Galactic Scale

In Galaxies by Brian Koberlein2 Comments

How do you weigh a galaxy?

With planets we can measure their distance from the Sun and their orbital speed. By observing their motion in detail we can calculate their mass very precisely. For binary stars we can use a similar method. Observe the size of their mutual orbits and their orbital period, and by Kepler’s laws you can determine their mass. We can use the same method to calculate the mass of the supermassive black hole in the center of our galaxy.

But all of these methods rely on observing the change of an object’s speed over time (its acceleration) either directly or indirectly. For galaxies you can’t really do that. Galaxies aren’t a single object moving in a simple way, but rather a complex system of stars, gas and dust all moving and interacting.

One way that we can calculate the mass of a galaxy is to observe the motion of particular stars in the galaxy. Their accelerations are too small to observe, but by looking at how the speeds of stars closer to the center compare to speeds further from the center we can get an idea of a galaxy’s mass. But because much of a galaxy’s mass is due to dark matter, it is difficult to determine the total mass of a galaxy. We can infer the distribution of dark matter in regions where there are stars, but how do we determine how far beyond the stars the dark matter extends (known as the dark matter halo).

In a recent paper in the Astrophysical Journal, a team looked at a computational approach to determining the mass of galaxies, in particular the masses of the Milky Way and the Andromeda galaxy. Their method was to look at the gravitational attraction between the two galaxies.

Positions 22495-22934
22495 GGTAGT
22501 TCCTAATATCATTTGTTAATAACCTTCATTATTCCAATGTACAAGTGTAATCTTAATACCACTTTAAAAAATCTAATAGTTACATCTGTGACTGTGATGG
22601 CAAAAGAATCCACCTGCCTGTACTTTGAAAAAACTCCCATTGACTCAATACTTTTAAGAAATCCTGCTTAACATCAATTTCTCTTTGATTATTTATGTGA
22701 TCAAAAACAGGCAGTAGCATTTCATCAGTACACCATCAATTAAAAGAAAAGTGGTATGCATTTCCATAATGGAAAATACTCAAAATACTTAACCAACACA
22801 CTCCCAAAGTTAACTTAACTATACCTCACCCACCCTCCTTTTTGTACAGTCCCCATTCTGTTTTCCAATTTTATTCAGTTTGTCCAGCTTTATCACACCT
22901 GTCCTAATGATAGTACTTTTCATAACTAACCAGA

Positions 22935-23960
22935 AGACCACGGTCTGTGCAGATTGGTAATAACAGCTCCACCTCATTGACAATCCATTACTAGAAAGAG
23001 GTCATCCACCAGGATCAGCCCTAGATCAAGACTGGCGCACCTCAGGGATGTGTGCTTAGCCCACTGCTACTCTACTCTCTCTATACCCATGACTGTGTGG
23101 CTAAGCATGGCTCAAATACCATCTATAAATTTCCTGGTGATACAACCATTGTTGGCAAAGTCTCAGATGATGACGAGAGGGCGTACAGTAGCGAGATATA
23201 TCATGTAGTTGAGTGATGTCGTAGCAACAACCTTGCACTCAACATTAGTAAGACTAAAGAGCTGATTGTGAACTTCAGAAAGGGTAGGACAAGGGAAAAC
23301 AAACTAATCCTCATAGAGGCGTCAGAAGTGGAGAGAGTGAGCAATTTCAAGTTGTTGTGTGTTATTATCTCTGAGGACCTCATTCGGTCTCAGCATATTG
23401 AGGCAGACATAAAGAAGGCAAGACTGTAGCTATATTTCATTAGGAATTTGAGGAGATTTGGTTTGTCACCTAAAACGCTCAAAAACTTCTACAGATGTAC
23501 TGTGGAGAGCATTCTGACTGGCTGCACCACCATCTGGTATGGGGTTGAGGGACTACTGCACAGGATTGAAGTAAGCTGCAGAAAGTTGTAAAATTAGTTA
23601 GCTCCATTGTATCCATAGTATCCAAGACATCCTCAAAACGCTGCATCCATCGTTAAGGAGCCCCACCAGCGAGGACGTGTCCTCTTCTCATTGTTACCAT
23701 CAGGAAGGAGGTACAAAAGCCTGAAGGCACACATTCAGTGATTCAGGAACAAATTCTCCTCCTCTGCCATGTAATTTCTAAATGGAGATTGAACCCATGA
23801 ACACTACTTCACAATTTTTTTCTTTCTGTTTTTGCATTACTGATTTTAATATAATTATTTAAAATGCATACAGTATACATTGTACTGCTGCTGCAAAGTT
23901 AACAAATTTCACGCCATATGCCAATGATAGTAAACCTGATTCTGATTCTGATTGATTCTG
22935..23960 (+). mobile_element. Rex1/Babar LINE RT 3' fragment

While the Milky Way and Andromeda are gravitationally attracting each other, that attraction isn’t very large. Sure, they both have billions of stars worth of mass, but they are also more than 2 million light years apart, and gravitational attraction is weaker at larger distances. So there isn’t a way to measure the acceleration due to gravity. We do, however, have a measure of the speeds of the galaxies relative to each other, and it is this data that the team analyzed.

Credit: Phelps, et al.

Credit: Phelps, et al.

Basically, the team ran a computer simulation of the two galaxies, along with other members of the local group, using a method known as the numerical action method. This method assumes a mass for both galaxies, then calculates their velocities due to gravity following the principle of least action (which makes the velocities easier to calculate). By calculating the galactic velocities for a range of masses, you can compare the result with the actual observed motion. The better the statistical match, the more likely your assumed masses are the actual masses.

You can see the computational results in the figure above. Each of the four images starts with different data from the local group, and the more blue regions are closer matches to observation. By combining these different results, the best match is a mass of 2.5 trillion solar masses for the Milky Way, and 3.5 trillion solar masses for Andromeda (give or take a trillion solar masses with 95% confidence).

So it turns out we can weigh a galaxy, it just takes some computational physics to do it.

Comments

  1. I assume these trillions of solar masses account for both regular matter and dark matter, right?
    So how well do these results match previous estimates for the amount of dark matter/regular matter in both these galaxies?

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